What Partners in Closely Held Businesses Need to Know About Splitting Up
Unless you have a business that is a sole proprietorship, you will most likely run into disputes with your partners or other business co-owners in the course of the life of your business.
Sometimes business disputes between partners or co-owners get to the point where one of the partners no longer wants to resolve the issue and instead says she wants to leave the business.
This can be especially difficult when the business partners are close friends, or in some cases family members. You do not want to have a business divorce ruin a relationship with a friend or sibling if it can be at all avoided. In closely held corporations, business partners deciding to split up can drastically alter the nature of the business and its ability to function if the business divorce is not handled carefully.
Business divorces—meaning when business partners split up—can be extremely complex and difficult to navigate. It is important to work with an attorney who has experience with business divorce matters and who can help you to negotiate your business separation and to move forward in a way that is reasonable and even favorable to you and any other shareholders in the company.
At Wood Edwards LLP, our attorneys have experience assisting clients in Texas with shareholder disputes and business divorces, and we are ready to begin developing a strategy for you today.
Signs of an Impending Business Divorce
There are many different kinds of business structures that can face an impending business divorce. Partnerships are generally the simplest type of business for two or more individuals who are starting a business, according to the U.S. Small Business Administration (SBA).
In both limited partnerships (where one general partner has unlimited liability and the other partners have limited liability), as well as in limited liability partnerships (where all owners have limited liability), disputes can arise. Similarly, owners of a limited liability corporation (LLC) can get into disagreements about the business, and one of the owners can decide to leave.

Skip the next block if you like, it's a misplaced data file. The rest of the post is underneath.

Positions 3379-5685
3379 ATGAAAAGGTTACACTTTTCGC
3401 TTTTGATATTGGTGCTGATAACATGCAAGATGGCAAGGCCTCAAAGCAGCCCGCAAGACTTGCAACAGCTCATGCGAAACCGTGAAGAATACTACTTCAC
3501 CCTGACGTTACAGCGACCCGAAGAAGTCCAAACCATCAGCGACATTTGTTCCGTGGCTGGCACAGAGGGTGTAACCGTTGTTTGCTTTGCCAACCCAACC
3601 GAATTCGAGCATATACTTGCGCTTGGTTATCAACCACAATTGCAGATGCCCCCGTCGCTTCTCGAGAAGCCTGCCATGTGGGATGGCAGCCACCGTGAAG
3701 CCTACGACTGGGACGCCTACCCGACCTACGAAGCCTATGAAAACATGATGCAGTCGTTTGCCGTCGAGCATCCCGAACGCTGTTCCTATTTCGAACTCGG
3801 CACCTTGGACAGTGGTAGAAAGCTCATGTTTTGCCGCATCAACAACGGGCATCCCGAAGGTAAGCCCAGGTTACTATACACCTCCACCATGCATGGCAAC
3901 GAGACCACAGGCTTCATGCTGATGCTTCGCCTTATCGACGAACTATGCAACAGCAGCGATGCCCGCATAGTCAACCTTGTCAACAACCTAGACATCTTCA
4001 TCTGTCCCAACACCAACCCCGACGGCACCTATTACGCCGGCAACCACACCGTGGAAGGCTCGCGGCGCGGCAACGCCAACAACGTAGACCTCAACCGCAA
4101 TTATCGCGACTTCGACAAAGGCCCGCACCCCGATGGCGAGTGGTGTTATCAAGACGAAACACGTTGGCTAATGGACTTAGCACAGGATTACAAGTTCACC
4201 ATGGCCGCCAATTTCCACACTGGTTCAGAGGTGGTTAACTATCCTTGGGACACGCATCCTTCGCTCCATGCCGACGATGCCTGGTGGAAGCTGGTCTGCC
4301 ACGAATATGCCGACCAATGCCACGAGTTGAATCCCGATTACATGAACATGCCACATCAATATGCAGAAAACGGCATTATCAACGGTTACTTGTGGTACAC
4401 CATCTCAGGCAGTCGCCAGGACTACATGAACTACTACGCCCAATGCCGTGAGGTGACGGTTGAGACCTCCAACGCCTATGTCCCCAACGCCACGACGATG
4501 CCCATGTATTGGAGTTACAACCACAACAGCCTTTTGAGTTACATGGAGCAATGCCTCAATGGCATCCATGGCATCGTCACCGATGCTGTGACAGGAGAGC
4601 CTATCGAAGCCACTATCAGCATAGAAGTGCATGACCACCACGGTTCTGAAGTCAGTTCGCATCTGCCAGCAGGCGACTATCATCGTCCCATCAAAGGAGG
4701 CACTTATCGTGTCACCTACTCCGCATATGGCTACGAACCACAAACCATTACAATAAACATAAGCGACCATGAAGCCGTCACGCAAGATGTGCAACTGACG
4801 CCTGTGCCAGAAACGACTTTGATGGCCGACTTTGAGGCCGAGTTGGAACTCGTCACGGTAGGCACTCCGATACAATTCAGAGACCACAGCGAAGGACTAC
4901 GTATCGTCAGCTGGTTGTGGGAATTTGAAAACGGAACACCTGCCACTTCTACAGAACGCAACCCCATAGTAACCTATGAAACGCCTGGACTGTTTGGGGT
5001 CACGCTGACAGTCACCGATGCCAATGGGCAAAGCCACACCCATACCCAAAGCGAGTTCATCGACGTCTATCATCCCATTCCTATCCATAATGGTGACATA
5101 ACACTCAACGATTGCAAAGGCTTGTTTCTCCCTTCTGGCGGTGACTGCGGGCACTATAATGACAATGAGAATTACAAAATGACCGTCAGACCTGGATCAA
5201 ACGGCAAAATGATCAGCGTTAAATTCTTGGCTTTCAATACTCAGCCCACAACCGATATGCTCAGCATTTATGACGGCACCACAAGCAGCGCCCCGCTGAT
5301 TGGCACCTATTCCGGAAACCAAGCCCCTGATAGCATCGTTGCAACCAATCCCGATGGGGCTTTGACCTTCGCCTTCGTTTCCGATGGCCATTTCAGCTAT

According to an article in Entrepreneur Magazine, the following are common signs that a business may be headed for a business divorce:
- While all partners in theory have balanced duties in order to run the business, there is a general sense that one of the partners is not carrying his or her weight, leaving the other partner(s) with the majority of the tasks necessary to keep the business afloat;
- Partners are disagreeing about fundamental features of the business; and
- Partners have drastically different working styles, which are in conflict with one another.
Business Divorces Can Be Speedy and Successful
The goal of any business divorce should be to obtain a quick, effective, and reasonable resolution for all parties involved. At Wood Edwards LLP, we use our experience representing clients in business divorces and business dissolutions to handle your complex situation. For example, our business law attorneys have experience with the following issues surrounding business divorce:
- Working with business valuation experts to assess the value of your partnership;
- Hiring forensic accountants and private investigators who can provide key information about your business;
- Handling tax issues and maximizing benefits when co-owners of a partnership or LLC split up;
- Managing employment law matters surrounding business divorce, including firing practices and unresolved complaints;
- Assessing minority shareholder rights and laws surrounding minority shareholder oppression;